The complainant alleged that the judge constantly fell asleep during his civil case, in which he was the plaintiff and which had taken seven years to get to trial

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The complainant alleged that the judge constantly fell asleep during his civil case, in which he was the plaintiff and which had taken seven years to get to trial. He felt that the case should be “reheard” and that the judge should be “cautioned” about sleeping in further trials.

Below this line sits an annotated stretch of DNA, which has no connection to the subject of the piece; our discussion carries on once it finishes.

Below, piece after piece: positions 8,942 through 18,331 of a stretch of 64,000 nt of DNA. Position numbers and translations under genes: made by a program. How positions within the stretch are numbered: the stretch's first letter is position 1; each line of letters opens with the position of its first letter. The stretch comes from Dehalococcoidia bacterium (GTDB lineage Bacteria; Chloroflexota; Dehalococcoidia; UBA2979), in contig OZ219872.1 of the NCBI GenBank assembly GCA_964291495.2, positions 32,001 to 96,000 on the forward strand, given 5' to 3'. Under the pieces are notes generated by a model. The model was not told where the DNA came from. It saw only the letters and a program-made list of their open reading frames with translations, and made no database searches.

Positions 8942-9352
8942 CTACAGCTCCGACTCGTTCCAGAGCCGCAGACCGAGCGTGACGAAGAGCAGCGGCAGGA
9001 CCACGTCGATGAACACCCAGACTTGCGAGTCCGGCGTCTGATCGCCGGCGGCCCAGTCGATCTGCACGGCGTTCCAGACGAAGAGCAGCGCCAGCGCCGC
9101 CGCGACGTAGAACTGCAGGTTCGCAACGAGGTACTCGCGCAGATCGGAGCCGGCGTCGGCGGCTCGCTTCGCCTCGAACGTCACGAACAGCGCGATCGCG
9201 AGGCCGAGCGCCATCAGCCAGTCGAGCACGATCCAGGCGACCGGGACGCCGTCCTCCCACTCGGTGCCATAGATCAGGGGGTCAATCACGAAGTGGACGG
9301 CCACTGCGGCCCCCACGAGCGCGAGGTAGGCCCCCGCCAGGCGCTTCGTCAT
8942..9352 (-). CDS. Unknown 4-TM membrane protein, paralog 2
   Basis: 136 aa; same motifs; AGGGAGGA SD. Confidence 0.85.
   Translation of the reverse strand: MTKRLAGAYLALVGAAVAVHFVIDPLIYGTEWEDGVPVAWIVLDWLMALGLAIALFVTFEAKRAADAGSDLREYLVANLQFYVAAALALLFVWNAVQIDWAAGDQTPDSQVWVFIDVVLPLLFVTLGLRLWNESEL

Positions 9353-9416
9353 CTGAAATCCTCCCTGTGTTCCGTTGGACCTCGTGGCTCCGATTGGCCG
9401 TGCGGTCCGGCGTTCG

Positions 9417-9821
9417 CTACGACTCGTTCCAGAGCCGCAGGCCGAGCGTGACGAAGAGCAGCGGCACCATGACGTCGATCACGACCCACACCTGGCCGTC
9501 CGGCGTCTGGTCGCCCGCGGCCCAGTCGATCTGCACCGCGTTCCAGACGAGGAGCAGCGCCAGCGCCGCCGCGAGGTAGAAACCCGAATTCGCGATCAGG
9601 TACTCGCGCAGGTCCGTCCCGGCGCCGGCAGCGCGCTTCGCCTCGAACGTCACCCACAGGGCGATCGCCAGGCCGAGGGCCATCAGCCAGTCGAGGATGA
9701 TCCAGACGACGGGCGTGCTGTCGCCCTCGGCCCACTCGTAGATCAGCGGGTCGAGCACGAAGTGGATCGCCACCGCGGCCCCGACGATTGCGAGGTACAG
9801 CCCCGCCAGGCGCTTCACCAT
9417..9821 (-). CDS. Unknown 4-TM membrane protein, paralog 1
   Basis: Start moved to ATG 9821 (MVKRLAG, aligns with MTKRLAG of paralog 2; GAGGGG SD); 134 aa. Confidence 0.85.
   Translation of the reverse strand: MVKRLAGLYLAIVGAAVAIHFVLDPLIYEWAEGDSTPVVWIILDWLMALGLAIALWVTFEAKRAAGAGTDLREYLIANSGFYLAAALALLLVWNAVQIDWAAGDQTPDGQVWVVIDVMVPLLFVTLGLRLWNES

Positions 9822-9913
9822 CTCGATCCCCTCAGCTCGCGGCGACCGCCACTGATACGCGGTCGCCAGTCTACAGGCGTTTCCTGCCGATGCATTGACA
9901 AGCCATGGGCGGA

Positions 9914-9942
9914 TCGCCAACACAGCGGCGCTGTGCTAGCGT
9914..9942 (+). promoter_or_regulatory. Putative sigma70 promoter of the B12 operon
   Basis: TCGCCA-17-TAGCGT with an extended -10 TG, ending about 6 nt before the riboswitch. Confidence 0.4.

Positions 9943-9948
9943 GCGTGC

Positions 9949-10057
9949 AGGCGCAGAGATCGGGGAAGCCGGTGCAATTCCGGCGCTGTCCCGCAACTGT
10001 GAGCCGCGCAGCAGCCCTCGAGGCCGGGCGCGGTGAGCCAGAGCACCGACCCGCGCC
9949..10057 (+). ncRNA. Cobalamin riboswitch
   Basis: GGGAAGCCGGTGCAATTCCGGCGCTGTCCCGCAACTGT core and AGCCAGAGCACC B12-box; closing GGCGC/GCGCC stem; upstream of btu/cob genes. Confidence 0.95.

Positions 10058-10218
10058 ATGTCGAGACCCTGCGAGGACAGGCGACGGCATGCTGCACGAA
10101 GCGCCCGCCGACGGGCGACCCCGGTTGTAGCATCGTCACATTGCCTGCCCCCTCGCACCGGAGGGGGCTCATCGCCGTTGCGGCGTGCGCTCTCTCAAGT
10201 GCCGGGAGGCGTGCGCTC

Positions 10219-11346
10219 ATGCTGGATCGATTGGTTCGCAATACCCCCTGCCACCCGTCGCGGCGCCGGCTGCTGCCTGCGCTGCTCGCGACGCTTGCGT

The judge denied that he slept during the course of the trial. He took 117 pages of detailed notes, and was not aware of either sleeping or giving the impression of sleeping. The file was referred to a three-member Panel, which concluded there was little doubt the judge closed his eyes during the trial, and during another trial identified during the course of further inquiries. However, the information was in conflict on whether the judge was really asleep, or merely gave the impression of being asleep. Any further inquiries would require measures that, in the opinion of the Panel, would be not only intrusive and potentially disruptive, but unlikely to yield a definitive resolution of the factual dispute. The Panel preferred to deal with the matter in a more constructive and remedial way. The judge had become sensitized by the complaint and had undertaken to be more vigilant in the future. His senior judge had indicated he would monitor the situation for any further sign of a problem. The complainant was thanked for drawing the matter to the attention of the Council, as it is often only through such complaints that judges are made aware of such concerns. He was informed that the Court of Appeal was the appropriate avenue to determine whether a case should be reheard, and that the Panel had noted the matter was scheduled to be heard by the appropriate appellate court.